Click here for more detail.CIFF Report.pdf (6 MB)Click to close
September 28, 2017UNEA
Towards a pollution-free planet: background report
Pollution today is pervasive and persistent. While the world has achieved significant economic growth over the past few decades, it has been accompanied by large amounts of pollution, with significant impacts on human health and ecosystems and the ways in which some of the major Earth system processes, such as the climate, are functioning. This report describes the pollution challenge, explores what is already being done to address pollution, and proposes 50 focused and actionable interventions to address pollution in all its forms. The report is a call to act towards a pollution-free planet.
Click here for more detial.UNEA_towardspollution_long version_Web.pdf (5 MB)Click to close
September 08, 2017UNESCAP
Gender, The Environment and Sustainable Development in Asia and the Pacific
The 2030 Agenda for Sustainable Development strives for more balanced development by addressing the economic, social and environmental dimensions holistically. The momentum set forth by this agenda provides an historic opportunity for reducing inequality and closing gender gaps. Gender, The Environment and Sustainable Development in Asia and the Pacific examines the intersections between gender and the environment at the household, work, community and policy levels, particularly in the spheres of food security and agriculture, energy, water, fisheries and forestry, with a view to providing strategic entry points for policy interventions. Based on a grounded study of the reality in the Asia-Pacific region, this report assembles good practices and policy lessons that could be capitalized on to advance the 2030 Agenda for Sustainable Development.
Click here for more detial.SDD-Gender-Environment-report.pdf (4 MB)Click to close
September 07, 2017MRC
Transboundary Fisheries Management Issues in the Mekong and Sekong Rivers of Cambodia and Lao PDR
This technical report describes priority issues for fisheries management in the Mekong and Sekong Rivers along the borders of Cambodia and Lao PDR. It cites exploitative fishing practices, habitat degradation, and lack of fisheries data and their sharing between two countries’ affected provinces as some of the key issues identified. This is a joint paper produced by the two countries under the Mekong Integrated Water Resources Management Project.MEKONG-SEKONG-issue-paper-Final-7-Sep-17-for-web.pdf (3 MB)Click to close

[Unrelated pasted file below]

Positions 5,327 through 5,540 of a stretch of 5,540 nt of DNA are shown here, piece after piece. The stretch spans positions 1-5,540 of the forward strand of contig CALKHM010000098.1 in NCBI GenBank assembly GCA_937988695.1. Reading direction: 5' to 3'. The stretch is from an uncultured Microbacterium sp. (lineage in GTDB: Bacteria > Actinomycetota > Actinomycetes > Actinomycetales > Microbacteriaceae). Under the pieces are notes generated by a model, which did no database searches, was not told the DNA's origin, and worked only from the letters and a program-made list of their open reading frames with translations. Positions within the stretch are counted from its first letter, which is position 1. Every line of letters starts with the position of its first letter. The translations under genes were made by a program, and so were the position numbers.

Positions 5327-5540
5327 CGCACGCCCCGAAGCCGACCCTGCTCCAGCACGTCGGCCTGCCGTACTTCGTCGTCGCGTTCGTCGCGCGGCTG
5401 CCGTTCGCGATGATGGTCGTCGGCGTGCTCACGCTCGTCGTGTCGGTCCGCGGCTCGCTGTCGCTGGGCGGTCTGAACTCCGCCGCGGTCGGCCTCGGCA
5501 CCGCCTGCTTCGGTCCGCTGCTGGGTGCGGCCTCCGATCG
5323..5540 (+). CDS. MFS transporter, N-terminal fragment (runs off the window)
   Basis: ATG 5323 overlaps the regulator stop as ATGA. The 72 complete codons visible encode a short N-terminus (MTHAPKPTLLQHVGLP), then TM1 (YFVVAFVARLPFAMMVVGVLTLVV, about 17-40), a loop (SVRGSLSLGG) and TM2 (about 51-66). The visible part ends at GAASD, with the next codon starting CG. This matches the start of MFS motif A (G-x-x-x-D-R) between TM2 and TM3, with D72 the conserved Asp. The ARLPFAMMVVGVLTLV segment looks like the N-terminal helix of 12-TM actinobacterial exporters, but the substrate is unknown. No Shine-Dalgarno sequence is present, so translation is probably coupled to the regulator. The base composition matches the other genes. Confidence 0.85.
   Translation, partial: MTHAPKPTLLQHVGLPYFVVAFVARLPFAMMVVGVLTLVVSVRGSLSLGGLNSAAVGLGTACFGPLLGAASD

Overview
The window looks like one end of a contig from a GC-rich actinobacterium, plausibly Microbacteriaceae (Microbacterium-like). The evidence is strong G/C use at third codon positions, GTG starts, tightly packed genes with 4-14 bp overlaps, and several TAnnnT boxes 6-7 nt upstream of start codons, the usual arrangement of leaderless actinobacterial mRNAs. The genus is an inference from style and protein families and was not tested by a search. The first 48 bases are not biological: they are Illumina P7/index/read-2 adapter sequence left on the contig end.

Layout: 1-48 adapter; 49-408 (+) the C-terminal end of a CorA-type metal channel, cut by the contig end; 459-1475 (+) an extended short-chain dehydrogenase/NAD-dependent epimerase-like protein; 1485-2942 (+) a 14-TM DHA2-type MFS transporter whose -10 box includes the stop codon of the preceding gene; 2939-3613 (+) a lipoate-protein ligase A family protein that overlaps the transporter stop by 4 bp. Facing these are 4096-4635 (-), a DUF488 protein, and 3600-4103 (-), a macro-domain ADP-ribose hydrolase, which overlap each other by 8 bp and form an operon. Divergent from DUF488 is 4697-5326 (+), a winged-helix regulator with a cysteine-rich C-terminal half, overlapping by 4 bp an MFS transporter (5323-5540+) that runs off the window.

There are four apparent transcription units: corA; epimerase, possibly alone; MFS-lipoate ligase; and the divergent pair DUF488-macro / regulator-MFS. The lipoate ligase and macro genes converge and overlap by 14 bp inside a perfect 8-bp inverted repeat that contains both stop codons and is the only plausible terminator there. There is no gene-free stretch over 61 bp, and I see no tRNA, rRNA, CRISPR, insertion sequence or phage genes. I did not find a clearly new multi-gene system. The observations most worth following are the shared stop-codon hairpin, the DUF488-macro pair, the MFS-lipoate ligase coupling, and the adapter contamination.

September 07, 2017MRC
Transboundary Water Resources Management Issues in the Mekong Delta of Cambodia and Viet Nam
This technical report explains priority issues for the management of water resources in the Mekong Delta across Cambodia and Viet Nam. The issues identified include lack of strategic transboundary management plan of flood and drought control, uncoordinated development of water infrastructure and limited monitoring network on hydrological, meteorological and water quality data. This is a joint paper produced by the two countries under the Mekong Integrated Water Resources Management Project.MEKONG-DELTA-Issue-paper-7-Sep-17-for-web.pdf (3 MB)Click to close
September 07, 2017MRC
Transboundary Water Resources Management Issues in the Sesan and Srepok River Basins of Cambodia and Viet Nam
This technical report describes priority issues for the management of water resources in the Sesan and Srepok River Basins along the borders of Cambodia and Viet Nam. Among key issues identified are insufficient monitoring and assessment of water flow, lack of flood forecasting and warning mechanisms, and limited mitigation measures to address the impacts of hydro-infrastructural development. This is a joint paper produced by the two countries under the Mekong Integrated Water Resources Management Project.SESAN-SREPOK-Issue-paper-Final-7-Sep-18.pdf (3 MB)Click to close
September 01, 2017ADB
Improving Lives of Rural Communities Through Developing Small Hybrid Renewable Energy Systems
Case studies highlight experiences of six pilot projects on the development of small hybrid renewable energy systems in Asian rural areas and small isolated islands.
Despite significant economic growth in Asia in recent decades, millions of people in rural Asia still lack access to electricity. A project has been implemented to develop small hybrid renewable energy systems in these areas.
This publication highlights the experiences of these pilot projects in five developing member countries. It provides technical guidance and recommendations for the deployment of similar systems in minigrids in remote rural locations and small isolated islands to achieve access to electricity and energy efficiency.
Click here for more detial.improving-lives-rural-communities-renewable-energy.pdf (3 MB)Click to close